Now Reading
Lessons From Church Hopping

Lessons From Church Hopping

In my 27 years, I’ve been a regular attendee of at least 13 different churches.

I’ve been an unintentional church hopper. Rarely has it been my decision to leave a church, rather it has been dictated by moves. Growing up, my father’s job meant we moved cities, and thus churches, often—before graduating from college, I had lived in nine houses. When I later married a career-minded Air Force officer, I ensured that moving would be part of my future for years to come.

Switching churches this frequently has had its downfalls. I’ve missed out on seeing the normal rhythms of church life and watching a faith community evolve over time. It’s also deprived me of mentors—Sunday school teachers or youth leaders who were there to facilitate spiritual growth. When my husband and I were planning our wedding, we wanted an officiant who we had a relationship with. But when our favorite college professor was unavailable to perform the ceremony, I wasn’t sure whom else to ask.

Even with these difficulties, I have found numerous benefits from moving churches. Each switch has broadened my view of the universal Church and given me a great appreciation for ecumenism. I’m not advocating “church hopping” or “church shopping,” but when you find yourself in a transition period or a time when you have to change churches for one reason or another, here are a few lessons you may find helpful:

Don’t Put Off Getting Involved

Knowing I would be moving every few years, my college mentor gave me sound advice when I married into the Air Force: “Three years might not seem like much time to make a difference, but remember that Jesus’ entire ministry on earth was just three years long.” Her advice isn’t just true for my family though, it works for all of us.

There is never going to be a perfect time to find a church, join a small group or start volunteering. Life is always going to be complicated and busy and get in the way. And that’s the way it should be. When we neglect church responsibilities until things are perfect, we’re not living an authentic Christian life and we’re missing out on people who can walk with us through the messy times of life. As you search for a church, remember that you’re not just looking for a place to go on Sunday mornings, you’re looking for a community to join. Make it a priority to get connected quickly and you’ll soon reap the benefits.

Realize the Importance of the Central Creeds

Doctrine alone does not make a good church. Instead of looking for a church that perfectly aligns with your views on every issue, focus on the most important parts of the Christian doctrine: the creeds. For centuries, the creeds have been used as the framework and the basis for our beliefs. While secondary issues, like modes of baptism or the role of women in leadership, are still weighty doctrines and deserve careful consideration, there may be a time when you need to set them aside. This is especially true if you know you’ll be at this church for just a short time. Search for a faith community where the Gospel is preached, where people live honestly and authentically in community, and where you are compelled to live out your convictions.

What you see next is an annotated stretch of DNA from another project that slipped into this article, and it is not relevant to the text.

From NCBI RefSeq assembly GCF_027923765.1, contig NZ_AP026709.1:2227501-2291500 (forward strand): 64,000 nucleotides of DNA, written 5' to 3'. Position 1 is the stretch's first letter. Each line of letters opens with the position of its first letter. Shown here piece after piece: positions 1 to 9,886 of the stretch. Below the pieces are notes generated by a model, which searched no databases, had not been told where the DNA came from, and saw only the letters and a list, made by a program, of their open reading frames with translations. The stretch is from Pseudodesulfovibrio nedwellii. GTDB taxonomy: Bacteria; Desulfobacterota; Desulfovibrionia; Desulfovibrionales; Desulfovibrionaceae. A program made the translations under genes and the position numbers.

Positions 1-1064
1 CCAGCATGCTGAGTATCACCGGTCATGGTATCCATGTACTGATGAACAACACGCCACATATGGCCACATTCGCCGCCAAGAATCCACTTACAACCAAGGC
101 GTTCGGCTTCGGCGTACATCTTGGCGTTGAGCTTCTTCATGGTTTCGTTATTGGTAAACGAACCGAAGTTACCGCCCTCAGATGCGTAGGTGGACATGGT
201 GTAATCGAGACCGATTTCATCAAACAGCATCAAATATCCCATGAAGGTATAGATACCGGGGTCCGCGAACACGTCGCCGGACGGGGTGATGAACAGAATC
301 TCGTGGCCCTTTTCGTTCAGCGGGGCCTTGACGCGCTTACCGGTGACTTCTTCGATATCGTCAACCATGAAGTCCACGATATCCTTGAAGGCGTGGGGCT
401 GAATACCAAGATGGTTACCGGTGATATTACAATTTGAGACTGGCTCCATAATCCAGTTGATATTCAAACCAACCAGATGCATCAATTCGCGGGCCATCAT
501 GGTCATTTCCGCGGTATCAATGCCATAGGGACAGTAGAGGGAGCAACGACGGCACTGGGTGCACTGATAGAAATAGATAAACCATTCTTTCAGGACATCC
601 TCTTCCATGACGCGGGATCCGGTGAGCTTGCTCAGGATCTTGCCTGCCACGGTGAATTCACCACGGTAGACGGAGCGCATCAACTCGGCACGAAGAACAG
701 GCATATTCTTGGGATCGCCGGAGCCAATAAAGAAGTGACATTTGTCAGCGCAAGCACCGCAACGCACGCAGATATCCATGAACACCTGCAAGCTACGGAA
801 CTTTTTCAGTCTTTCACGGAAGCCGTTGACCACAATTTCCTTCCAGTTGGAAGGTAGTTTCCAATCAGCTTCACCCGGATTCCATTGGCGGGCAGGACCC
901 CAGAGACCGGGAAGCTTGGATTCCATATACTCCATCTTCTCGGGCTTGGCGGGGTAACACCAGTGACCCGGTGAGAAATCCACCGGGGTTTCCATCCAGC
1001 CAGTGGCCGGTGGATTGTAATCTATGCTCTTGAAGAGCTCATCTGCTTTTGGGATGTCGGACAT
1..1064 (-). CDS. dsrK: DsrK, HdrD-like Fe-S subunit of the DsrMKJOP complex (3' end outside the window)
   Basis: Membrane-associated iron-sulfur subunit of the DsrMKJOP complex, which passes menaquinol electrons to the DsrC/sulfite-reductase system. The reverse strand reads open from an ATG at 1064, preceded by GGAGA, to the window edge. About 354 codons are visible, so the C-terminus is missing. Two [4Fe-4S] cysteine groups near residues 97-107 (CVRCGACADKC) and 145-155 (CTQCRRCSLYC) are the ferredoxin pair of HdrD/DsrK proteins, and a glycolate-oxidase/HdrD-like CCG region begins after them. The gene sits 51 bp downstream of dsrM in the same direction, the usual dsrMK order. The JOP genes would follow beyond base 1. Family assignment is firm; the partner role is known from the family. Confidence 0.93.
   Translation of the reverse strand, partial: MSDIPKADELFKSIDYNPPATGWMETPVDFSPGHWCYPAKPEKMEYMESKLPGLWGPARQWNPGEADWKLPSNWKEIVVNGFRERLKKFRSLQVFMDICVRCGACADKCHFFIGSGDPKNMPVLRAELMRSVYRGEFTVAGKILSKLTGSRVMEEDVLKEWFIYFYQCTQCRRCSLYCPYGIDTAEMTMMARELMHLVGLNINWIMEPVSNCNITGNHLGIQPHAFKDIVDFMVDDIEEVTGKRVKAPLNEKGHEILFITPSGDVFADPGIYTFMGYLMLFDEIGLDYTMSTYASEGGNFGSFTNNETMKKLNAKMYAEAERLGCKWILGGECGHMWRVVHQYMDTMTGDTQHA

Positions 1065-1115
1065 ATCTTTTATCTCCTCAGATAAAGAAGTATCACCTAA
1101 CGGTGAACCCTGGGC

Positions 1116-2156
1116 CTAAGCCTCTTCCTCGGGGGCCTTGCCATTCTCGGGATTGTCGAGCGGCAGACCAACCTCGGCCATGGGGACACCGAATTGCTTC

Learn to See the Beauty in Varying Worship Styles

Attending multiple churches exposes you to a smorgasbord of worship styles. Rather than dismissing another denomination as too stiff or too emotional, you can learn from brothers and sisters who worship differently than you do. At one church, you may be moved by the quiet, yet poignant celebration of the Eucharist. At another, you may find the freedom to raise your hands and dance in exultation. We must look for Christ-followers in every setting and realize that though they worship differently, they worship sincerely.

As you search for a church, look for one that recognizes the beauty in other styles of worship, instead of divisively teaching that their own practices are supreme.

Be Willing to Learn About Different Theologies From the Source

Sadly, Christians often misrepresent the theology of other denominations. Whether they do it accidentally or intentionally, issues like paedobaptism or speaking in tongues are easily caricatured by people who don’t understand them or who chose not to practice them. This isn’t a just way to treat fellow Christians—we owe them the honor of explaining their views rationally even if we disagree.

Switching denominations helps alleviate this problem because you’ll be learning theology first-hand. When you hear the subtleties of different doctrines directly from their source you gain a fuller understanding and appreciation for exegesis and for other views of the text.

So whether you’re a student looking for a church in your new college town or a longtime member of one church who is considering leaving, don’t be intimidated by the change. Moving churches has its downfalls and difficulties, but, if done correctly, it can also be a tool to bolster your faith. As you worship and serve alongside a variety of believers, you will become a more robust and faithful follower of Christ.

View Comments (3)

Leave a Reply

© 2023 RELEVANT Media Group, Inc. All Rights Reserved.

Scroll To Top

You’re reading our ad-supported experience

For our premium ad-free experience, including exclusive podcasts, issues and more, subscribe to

Plans start as low as $2.50/mo